"The dominance of American corporations is obvious as one travels through Mexico. Everywhere you go you see the names of major U.S. companies on the facades of brand new manufacturing facilities. Corporations have imposed an economic and cultural imperialism that has enslaved Mexico," Dunne said.

From reading the UE NEWS and hearing reports at UE National conventions, Havaich was aware of the FAT’s hard work to bring democratic unionism to Mexican workplaces. "Nothing, however, could have prepared me for the experience of walking through Mexican manufacturing facilities," he said. "We toured a number of factories, some with state of the art equipment and others that faced the challenge of competing with antiquated machinery."

$4 TO $20 A DAY

Havaich pointed out that the average Mexican worker earns between $4 and $20 a day. "Most of the Mexican workers we talked to fell on the bottom of the scale," he said.

"Mexico is a land of many contrasts," commented Dunne. "Ultra-modern skyscrapers overlook growing settlements of impoverished people. Billboards advertise products that the vast majority of Mexicans will never be able to afford. Multi-lane expressways carry traffic past villages with dirt roads. Chic and trendy restaurants stand side-by-side with street vendors hawking everything from food to motor oil."

"My overall impression was one of a poor country where workers have little to lose in organizing in many ways, because the conditions are so bad and management is so exploitative," said Payne.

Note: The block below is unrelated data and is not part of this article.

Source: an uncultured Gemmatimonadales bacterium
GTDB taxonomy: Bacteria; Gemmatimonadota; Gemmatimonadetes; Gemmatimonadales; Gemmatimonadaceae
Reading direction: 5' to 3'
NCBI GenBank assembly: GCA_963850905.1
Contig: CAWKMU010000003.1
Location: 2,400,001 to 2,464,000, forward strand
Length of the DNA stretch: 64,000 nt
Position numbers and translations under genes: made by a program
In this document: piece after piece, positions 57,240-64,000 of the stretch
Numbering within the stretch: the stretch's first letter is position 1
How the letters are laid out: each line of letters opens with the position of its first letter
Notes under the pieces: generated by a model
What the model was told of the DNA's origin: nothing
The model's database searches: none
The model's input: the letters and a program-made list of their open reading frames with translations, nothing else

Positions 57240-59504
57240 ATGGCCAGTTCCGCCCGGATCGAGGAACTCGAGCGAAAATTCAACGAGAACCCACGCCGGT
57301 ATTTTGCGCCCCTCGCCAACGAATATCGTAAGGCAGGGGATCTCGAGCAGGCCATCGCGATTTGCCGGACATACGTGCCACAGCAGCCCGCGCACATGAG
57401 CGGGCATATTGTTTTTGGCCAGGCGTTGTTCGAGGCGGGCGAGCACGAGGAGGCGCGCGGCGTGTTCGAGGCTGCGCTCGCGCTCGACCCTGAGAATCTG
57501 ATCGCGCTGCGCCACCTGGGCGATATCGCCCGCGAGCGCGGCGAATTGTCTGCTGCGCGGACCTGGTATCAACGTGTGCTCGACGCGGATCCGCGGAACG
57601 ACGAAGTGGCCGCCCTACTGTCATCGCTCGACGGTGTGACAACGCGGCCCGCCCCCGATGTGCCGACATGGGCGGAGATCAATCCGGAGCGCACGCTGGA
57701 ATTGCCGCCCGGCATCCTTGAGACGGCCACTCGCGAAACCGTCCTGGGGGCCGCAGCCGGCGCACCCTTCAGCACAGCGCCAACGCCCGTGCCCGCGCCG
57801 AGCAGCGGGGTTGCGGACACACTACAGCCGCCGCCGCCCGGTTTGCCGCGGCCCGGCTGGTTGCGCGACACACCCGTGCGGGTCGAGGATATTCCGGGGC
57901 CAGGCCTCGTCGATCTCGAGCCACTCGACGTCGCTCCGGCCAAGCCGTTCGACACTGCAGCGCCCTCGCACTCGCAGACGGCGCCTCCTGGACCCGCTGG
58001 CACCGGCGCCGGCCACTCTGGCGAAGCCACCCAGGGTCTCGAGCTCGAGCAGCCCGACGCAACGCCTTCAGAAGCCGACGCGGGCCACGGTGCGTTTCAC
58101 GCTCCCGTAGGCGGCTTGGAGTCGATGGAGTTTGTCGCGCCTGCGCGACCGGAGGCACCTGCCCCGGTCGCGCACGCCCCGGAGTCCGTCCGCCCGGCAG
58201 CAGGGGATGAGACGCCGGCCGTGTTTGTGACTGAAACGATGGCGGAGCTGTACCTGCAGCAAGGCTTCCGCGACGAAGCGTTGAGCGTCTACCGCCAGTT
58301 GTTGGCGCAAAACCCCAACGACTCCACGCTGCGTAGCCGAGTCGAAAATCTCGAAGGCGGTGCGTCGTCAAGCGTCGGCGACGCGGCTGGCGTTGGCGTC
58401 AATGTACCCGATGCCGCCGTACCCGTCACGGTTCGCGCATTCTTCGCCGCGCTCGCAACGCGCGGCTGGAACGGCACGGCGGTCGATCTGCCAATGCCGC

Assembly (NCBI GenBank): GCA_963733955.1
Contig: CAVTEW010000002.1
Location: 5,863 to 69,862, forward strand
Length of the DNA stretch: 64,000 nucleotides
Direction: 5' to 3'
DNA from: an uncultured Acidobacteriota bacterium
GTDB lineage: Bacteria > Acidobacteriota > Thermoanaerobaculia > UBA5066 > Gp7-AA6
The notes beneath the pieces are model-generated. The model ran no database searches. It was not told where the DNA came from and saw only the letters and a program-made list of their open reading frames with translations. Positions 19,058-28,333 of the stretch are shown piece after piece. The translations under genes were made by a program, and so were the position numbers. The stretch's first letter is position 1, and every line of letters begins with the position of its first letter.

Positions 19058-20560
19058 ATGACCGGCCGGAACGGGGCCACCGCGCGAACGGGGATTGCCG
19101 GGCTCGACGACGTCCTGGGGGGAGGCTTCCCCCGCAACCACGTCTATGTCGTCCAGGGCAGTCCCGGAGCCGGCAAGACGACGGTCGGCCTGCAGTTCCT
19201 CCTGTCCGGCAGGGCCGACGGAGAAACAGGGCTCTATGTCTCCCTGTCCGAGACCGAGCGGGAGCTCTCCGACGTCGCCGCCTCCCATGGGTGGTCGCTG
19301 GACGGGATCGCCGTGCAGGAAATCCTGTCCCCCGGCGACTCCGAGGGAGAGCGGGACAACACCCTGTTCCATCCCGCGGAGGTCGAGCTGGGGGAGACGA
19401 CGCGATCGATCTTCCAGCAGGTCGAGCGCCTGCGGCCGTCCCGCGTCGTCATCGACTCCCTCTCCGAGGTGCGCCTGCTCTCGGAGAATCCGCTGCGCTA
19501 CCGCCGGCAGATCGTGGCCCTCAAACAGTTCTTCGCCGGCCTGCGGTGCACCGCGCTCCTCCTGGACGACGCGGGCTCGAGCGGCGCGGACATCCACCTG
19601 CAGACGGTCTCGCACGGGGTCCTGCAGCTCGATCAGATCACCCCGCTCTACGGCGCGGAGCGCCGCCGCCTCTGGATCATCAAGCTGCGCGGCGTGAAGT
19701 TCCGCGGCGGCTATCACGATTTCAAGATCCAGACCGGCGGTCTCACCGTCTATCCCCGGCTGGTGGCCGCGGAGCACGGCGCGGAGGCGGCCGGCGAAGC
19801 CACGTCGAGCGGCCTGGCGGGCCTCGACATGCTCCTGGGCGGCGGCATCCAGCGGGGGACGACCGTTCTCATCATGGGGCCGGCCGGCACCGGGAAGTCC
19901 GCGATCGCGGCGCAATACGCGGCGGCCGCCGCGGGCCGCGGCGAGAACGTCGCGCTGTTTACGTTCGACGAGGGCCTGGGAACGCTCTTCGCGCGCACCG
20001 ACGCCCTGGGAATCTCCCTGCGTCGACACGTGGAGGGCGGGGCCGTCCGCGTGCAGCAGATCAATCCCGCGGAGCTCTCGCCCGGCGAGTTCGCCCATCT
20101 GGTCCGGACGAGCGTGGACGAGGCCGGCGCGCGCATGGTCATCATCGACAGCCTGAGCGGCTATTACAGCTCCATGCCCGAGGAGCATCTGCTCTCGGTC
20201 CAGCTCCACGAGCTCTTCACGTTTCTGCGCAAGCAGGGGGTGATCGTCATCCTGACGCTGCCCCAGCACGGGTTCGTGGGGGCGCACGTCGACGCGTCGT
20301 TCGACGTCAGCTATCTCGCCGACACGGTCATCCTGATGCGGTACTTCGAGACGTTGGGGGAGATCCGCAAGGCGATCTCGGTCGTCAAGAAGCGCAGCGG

Burke with F.A.T. members ...
Becky Burke from Iowa with members of the shop committee at a Mexico City plant that manufactures ribbons and elastic strips. The workers’ union is affiliated with the Authentic Labor Front (FAT).

The 10-day trip saw the UE members taking part in meetings and tours with a delegation from Quebec. "At times the information came so fast that I felt like I was drinking from a fire hose," said Havaich. Burke especially appreciated the comradery among the Canadians, Mexicans and Americans. (Having spent part of her childhood in Argentina, Burke speaks Spanish fluently.) Living so close to Quebec, Payne was particularly glad to make contact with the Quebecois trade unionists. And he also welcomed the opportunity to give a first-hand report to his local about UE’s international work.

"The FAT is a really dedicated crew, working under very difficult conditions," Payne said.


"Our enemies are not the Mexican workers, but instead the profit-driven corporations that have taken advantage of their poverty," said Dunne. "There is a lot we can learn from their struggles in the face of adversity... the FAT has persevered despite a corrupt system of government that has conspired with corporations against Mexican workers."

"Every UE member should be alarmed by the relentless march of transnationals as they rush into Mexico to exploit cheap labor and a vulnerable workforce," suggested Havaich. "Good-paying factory jobs in the U.S. are being sacrificed in the name of globalization. Workers in both Mexico and the U.S. share the pain of corporate greed. Therefore, our battle cry continues to be solidarity."

Dunne added, "As corporations exploit global markets, the labor movement must aggressively act to organize the unorganized on a global basis as well. Educating our members is the first step toward realizing that goal."

UE News - 07/99

Home -> UE News -> 1999 Archives -> Article